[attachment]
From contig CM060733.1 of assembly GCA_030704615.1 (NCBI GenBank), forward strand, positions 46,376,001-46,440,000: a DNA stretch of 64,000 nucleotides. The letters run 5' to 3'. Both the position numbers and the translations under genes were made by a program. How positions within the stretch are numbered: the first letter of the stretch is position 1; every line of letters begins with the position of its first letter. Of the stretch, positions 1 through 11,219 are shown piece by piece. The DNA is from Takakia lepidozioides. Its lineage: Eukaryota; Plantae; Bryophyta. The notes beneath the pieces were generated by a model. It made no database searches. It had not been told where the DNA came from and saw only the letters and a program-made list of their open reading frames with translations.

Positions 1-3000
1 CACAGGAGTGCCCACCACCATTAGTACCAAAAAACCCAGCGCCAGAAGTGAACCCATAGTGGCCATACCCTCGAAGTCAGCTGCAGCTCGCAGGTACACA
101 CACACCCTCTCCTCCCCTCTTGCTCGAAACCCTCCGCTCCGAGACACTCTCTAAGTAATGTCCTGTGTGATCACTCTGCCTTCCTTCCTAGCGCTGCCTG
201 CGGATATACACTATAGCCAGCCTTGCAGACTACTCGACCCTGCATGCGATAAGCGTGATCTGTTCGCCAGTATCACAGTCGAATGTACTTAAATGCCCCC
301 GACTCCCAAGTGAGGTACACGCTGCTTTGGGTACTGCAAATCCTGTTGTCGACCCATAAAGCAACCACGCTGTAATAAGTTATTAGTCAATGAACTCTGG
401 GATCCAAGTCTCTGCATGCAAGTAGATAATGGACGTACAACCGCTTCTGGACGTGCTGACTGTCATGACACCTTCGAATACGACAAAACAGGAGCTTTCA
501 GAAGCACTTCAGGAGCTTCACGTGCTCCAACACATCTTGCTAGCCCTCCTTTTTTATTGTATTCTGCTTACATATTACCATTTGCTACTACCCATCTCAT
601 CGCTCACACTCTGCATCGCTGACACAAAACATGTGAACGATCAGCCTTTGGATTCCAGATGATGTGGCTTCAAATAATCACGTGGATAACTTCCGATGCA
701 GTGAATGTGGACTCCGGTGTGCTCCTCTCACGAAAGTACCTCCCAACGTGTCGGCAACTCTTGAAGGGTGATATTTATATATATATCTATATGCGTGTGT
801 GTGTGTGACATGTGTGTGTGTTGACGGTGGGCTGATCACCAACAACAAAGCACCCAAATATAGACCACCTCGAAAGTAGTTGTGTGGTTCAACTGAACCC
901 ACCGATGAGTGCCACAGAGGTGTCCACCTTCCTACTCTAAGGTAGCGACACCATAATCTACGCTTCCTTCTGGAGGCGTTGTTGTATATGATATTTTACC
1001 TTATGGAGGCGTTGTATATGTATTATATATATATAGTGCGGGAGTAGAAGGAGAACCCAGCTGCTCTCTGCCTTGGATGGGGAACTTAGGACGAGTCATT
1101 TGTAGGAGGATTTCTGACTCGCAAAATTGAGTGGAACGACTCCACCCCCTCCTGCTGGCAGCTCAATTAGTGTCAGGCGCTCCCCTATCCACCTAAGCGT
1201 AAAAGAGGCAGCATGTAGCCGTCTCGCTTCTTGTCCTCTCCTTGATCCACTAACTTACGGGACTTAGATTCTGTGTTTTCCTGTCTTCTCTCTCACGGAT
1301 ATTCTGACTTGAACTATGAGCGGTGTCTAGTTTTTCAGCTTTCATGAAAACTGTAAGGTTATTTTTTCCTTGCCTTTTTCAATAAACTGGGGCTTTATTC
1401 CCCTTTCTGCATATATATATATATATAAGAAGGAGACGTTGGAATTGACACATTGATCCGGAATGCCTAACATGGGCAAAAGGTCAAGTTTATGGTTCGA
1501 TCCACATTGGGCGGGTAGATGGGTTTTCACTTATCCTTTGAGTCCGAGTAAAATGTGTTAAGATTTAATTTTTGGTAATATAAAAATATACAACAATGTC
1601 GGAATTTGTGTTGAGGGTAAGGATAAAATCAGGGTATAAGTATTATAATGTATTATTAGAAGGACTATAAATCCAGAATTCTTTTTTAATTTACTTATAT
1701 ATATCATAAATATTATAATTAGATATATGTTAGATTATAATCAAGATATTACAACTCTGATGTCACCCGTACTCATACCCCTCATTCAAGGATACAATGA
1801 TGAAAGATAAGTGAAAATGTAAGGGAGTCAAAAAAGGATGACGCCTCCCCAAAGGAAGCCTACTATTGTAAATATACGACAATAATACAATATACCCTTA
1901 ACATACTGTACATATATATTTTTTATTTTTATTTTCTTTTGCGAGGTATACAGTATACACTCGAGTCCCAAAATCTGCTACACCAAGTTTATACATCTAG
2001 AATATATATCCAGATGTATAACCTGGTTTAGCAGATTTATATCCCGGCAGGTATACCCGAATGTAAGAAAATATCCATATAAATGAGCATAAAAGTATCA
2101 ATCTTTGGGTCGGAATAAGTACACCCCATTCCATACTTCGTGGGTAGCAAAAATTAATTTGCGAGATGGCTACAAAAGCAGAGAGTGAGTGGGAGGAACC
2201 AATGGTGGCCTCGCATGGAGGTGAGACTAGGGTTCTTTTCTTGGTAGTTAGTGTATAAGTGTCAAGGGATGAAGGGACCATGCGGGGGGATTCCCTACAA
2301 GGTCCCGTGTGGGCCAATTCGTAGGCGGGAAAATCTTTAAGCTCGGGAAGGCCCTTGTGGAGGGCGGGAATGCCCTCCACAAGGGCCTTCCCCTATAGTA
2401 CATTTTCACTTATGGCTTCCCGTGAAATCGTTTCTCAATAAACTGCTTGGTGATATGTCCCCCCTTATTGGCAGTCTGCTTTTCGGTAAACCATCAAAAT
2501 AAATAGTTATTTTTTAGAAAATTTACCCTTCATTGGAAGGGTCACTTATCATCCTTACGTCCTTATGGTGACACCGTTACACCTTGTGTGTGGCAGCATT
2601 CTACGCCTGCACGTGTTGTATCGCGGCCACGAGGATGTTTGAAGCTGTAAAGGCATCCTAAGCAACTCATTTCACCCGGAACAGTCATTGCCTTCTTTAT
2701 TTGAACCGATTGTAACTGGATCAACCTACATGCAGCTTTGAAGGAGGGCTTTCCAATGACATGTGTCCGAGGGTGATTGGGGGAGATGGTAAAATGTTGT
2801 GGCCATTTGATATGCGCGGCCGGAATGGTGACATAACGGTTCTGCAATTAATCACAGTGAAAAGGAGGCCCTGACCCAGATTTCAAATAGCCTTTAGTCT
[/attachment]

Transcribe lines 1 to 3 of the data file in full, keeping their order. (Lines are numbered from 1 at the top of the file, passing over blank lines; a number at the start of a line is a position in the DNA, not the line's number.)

From contig CM060733.1 of assembly GCA_030704615.1 (NCBI GenBank), forward strand, positions 46,376,001-46,440,000: a DNA stretch of 64,000 nucleotides. The letters run 5' to 3'. Both the position numbers and the translations under genes were made by a program. How positions within the stretch are numbered: the first letter of the stretch is position 1; every line of letters begins with the position of its first letter. Of the stretch, positions 1 through 11,219 are shown piece by piece. The DNA is from Takakia lepidozioides. Its lineage: Eukaryota; Plantae; Bryophyta. The notes beneath the pieces were generated by a model. It made no database searches. It had not been told where the DNA came from and saw only the letters and a program-made list of their open reading frames with translations.

Positions 1-3000
1 CACAGGAGTGCCCACCACCATTAGTACCAAAAAACCCAGCGCCAGAAGTGAACCCATAGTGGCCATACCCTCGAAGTCAGCTGCAGCTCGCAGGTACACA